SIGMUND FREUD (PSYCHOANALYSIS)
The dictionary says that psychoanalysis is the psychology of the unconscious mind and the therapeutic method used to unlock the information in the unconscious is analysis.
Freud is called the father of psychoanalysis. He developed his psychoanalytic method of psychoanalysis using a technique that he called ‘free association’. Working and developing this theory from 1892 – 1895. His basic theory was that neuroses in the individual are rooted in suppressed sexual desires and sexual experiences in childhood. Freud believed that humans are driven mainly by sex and aggression, the same basic instincts as animals and that society, and the individuals that make up that society, are in constant struggle against any expression of these.
Freud and Hypnosis
As part of his work Freud studied hypnosis with Joseph Breuer and developed the method of mental catharsis, where a patient ‘talked out’ his/her problems, reliving or remembering the circumstances under which these symptoms originated releasing and purging the accompanying emotions. Sometimes these emotions come through with quite a rush when there had been a blockage, causing what is known as an ‘abreaction’. When working with patients under hypnosis Freud noticed there was an improvement in the patient when his/her ideas and impulses were brought into consciousness and that patients were usually able to talk freely under hypnosis. So he developed his theory of ‘free association’ helping the patients to bring that unconscious material into consciousness so that it could be understood.
Freud used hypnosis mainly with patients who had an hysterical personality and although he had short term success with his patients he had not understood the principle of symptom substitution which is an essential technique to use withhysterical patients. They need something to hang on to so will invent another problem, unless the symptom has been substituted during the hypnosis treatment to something that the patient feels is acceptable, but hopefully less debilitating. So he abandoned hypnosis, but failed to realise that when using his technique of ‘free association’, his patients were in an altered state of consciousness and therefore in a state of hypnosis.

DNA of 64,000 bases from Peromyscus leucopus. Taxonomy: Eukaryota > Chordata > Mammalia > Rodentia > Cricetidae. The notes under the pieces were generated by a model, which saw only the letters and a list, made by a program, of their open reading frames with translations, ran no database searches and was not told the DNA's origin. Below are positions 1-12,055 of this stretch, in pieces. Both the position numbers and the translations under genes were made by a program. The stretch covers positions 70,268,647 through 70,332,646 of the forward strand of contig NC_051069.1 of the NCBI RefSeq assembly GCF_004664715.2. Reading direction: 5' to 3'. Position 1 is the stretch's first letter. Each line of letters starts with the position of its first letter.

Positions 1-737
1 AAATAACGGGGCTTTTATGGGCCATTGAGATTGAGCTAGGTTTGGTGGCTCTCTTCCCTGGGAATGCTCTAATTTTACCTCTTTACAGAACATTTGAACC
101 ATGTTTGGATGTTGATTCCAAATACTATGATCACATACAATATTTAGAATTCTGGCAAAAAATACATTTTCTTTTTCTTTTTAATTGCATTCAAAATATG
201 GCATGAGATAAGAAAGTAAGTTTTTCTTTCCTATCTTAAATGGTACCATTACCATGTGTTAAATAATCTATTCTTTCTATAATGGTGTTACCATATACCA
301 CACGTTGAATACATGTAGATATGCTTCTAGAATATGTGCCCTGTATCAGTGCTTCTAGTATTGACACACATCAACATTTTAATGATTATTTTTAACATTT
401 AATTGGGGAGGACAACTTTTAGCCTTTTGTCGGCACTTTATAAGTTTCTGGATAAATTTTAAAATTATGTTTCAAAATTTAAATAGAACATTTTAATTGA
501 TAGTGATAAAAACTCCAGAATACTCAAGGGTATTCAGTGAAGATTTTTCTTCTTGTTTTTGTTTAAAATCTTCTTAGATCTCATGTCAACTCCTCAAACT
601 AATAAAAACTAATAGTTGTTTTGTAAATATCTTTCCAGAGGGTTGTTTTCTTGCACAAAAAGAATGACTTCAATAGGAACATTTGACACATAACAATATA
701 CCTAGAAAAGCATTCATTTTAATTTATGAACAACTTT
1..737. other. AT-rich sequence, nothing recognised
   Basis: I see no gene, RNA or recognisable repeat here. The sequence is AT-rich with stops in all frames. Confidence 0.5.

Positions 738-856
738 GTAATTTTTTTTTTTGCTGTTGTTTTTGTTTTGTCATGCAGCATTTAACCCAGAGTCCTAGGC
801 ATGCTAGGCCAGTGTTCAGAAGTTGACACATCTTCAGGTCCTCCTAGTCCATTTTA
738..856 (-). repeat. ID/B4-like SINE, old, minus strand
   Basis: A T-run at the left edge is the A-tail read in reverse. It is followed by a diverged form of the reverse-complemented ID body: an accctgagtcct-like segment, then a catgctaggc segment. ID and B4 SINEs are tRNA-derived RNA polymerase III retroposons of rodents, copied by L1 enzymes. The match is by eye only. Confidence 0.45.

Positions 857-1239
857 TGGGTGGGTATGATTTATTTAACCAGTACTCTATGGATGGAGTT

The technique of Free Association describes a mode of psychoanalysis where the patient speaks spontaneously his/her thoughts, ideas or words, without reservation, by saying whatever comes into his/her head so tapping into the unconscious mind. Sometimes the patient was unable to make free associations and Freud concluded that this was the minds’ defence mechanism, blocking off or denying repressed emotional situations that were too painful to keep in awareness in the conscious mind. Freud deduced that these were repressed disturbing sexual experiences.
Regarded by the Greeks as the ‘soul’ or the very essence of life, has four main functions which are:
Often used more by women than men an awareness that arises from within rather than from feeling, reason or logic
Men feel more comfortable with sensing, categorising, delineating and making decisions based on carefully worked out detailed plans.
Men are more likely to make head judgements governed by logic and reason
Women are more likely to make heart judgements, with more feeling and sympathy
In analytical psychology the psyche is the sum total of all the conscious and unconscious psychic processes, the sum total of the personality.
Instincts are our innate, inherited, unlearned and biologically useful behaviours. For Freud, instincts bridged the mental and organic spheres of the individual, but he did not see them as fixed motivators for behaviour.
Id, Ego, Superego
Freud believed that we have a tripartite mental apparatus that consists of the Id, the Ego, and the Superego.
The Id contains the psychic content related to the primitive instincts of the body, notably sex and aggression as well as all material inherited and present at birth. It is oblivious of the external world and unaware of the passage of time and functions on the pleasure-pain principle supplying energy for the development and continued function of mental life. Freud called the Id ‘a cauldron of seething excitement’. It is a seething mass, primitive, repository of primitive and unacceptable impulses, completely selfish and unconcerned with reality or moral considerations or unorganised chaotic mentality. He felt the Id to be unreliable, not to be trusted.
The Ego is literally the ‘I’, the system of rational and realistic functions of the personality. The Ego is one’s perception of self. Its task is self-preservation, which it achieves by developing defence mechanisms. It gains control over the primitive demands of the Id, and influences the Id by what happens in the external world and replaces the pleasure principle with the reality principle with an objective appraisal of the world and one’s place in it. It does this by insight – self-knowledge, by being able to plan and organise, by being able to choose a particular path, and not being overwhelmed by needs and desires.
The Superego is the part of the Ego where self-observation and self-criticism and other reflective activities develop. The Superego behaves as a moral judge, criticising the thoughts and acts of the Ego, causing feelings of guilt and anxiety, when the Ego gratifies or tends to gratify the primitive impulses of the Id.